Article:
8 of 9 people found the following review helpful
- Published on Amazon.com
Format: Audio CD
A kaleidoscopic soundtrack for the modern era; these are the words in the liner notes on the page opposite the band lineup (which, since the flawless Ruines Humaines EP, has expanded to contain secondary guitarist Fursy and drummer Winterhalter). A more apt description of the album as a whole I cannot conjure. Those familiar with Ruines Humaines will be familiar, though will not necessarily know what to expect, with Amesoeurs's first and apparently only full-length release.
Opener "Gas in Veins," easily the best instrumental starter track since Sentenced's "Kaamos," begins with a commanding bass line, expands into an epic, melancholic rock tune, and eventually explodes into spine-tingling post-black metal riffage. "Les Ruches Malades (The Sick Hives)," being the first song proper (and also heretofore only available on a split LP with Valfunde), piques interest and sparks amazement, as female vocalist Audrey's innocent, beautiful singing takes the foreground. Her rich, textured melodies are incredibly striking; the fact that all vocals are in French really add an exotic, comfortable vibe. As opposed to only a third of the Ruines Humaines material being fronted by Audrey (the mindblowing "Fiablesse Des Sens"), she gets to take the center stage on Amesoeurs, performing on six tracks, making instant classics not only of "Les Ruches Malades," but also of the awesome "Faux Semblants (Pretences)" and "Amesoeurs." It's only on four songs, "Recueillement (Meditation)," "Trouble - Eveils Infames (Disturbs - Infamous Awakenings)," and the phenomenal "Au Crepuscule de Nos Reves (In the Twilight of Our Dreams)," along with half of "La Reine Trayeuse (The Queen Milking Machine)," that Neige, mastermind of Amesoeurs and main songwriter/instrumentalist, lends his high-pitched scorching screams. This is exactly the path I was hoping Amesoeurs would take, vocally unbalanced as compared to Ruines Humaines, but switching back and forth between calm and calamity.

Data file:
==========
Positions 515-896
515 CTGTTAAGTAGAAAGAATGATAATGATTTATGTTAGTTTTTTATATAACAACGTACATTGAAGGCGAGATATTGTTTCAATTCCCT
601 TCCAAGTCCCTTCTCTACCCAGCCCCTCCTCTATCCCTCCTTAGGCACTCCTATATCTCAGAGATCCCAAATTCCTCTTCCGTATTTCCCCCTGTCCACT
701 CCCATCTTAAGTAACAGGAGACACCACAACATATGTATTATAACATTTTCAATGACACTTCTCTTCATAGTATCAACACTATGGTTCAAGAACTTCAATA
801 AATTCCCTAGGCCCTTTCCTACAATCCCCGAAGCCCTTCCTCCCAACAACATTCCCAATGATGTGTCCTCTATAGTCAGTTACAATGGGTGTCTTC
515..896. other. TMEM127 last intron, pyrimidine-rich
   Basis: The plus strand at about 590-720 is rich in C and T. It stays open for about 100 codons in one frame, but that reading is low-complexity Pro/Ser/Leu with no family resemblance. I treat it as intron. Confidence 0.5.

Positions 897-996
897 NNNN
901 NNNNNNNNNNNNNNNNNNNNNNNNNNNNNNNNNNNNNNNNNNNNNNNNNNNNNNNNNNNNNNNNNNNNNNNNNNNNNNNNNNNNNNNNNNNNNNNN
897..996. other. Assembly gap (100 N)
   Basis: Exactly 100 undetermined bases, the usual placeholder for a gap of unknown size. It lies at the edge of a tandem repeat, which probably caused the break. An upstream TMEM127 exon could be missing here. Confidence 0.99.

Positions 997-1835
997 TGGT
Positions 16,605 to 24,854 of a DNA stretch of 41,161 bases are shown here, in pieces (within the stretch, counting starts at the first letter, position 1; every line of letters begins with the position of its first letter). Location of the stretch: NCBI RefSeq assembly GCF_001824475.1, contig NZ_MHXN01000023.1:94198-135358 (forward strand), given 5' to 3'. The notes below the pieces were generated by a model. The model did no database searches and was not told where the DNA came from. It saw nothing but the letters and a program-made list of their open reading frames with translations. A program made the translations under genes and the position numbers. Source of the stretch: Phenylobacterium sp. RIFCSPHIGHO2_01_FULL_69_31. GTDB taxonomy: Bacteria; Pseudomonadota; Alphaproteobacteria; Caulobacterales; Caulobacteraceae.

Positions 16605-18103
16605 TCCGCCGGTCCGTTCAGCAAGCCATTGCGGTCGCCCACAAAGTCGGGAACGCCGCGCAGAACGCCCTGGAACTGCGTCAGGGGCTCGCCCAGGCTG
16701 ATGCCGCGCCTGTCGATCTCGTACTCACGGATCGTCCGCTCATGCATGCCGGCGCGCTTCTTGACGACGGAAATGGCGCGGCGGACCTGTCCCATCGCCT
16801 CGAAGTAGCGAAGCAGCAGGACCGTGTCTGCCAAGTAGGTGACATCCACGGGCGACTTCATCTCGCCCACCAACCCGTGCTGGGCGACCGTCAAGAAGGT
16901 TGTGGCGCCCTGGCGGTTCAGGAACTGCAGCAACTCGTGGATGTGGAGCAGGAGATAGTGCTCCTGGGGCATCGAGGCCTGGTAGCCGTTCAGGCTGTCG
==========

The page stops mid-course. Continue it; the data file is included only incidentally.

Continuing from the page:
All the instrumentation on Amesoeurs is flawless; Neige's emotive and powerful guitar leads seamlessely meld the blissful black metal creations of Alcest (his black metal / shoegaze alterego) with elements of pop, post-rock, and new-wave, most notably The Cure and Depeche Mode. The bass, now handled by Neige also, is wonderfully alive and bubbly, an entity in and of itself, and a fantastic addition to the sound of the guitar melodies. Drumming is incredibly precise, and at the perfect pitch and treble for the material at hand, lending to both the sweeping black metal pieces and the pop sensibilities of the others. Niege and crew also experiment a little, clearly not satisfied with one layer of influence, interrupting Amesoeurs's middle with "I XIII V XIX XV V XXI XVII XIX - IX XIX - IV V I IV," a haunting track of lamenting piano within a deep cavernous echo, and ending the album with several minutes of a techno/industrial beat that could've come from Nine Inch Nails.
Anyone who misses this record will be missing out on one of the best musical creations of this decade. It is truly a crushing shame that this appears to be the last creation by Amesoeurs, though I for one will eternally hope that Neige's Alcest begins leaning once again towards their black metal roots, and that Audrey is invited to do some guest vocals. Until then, Amesoeurs will be one of my desert-island CDs and will undoubtedly remain so for a very long time.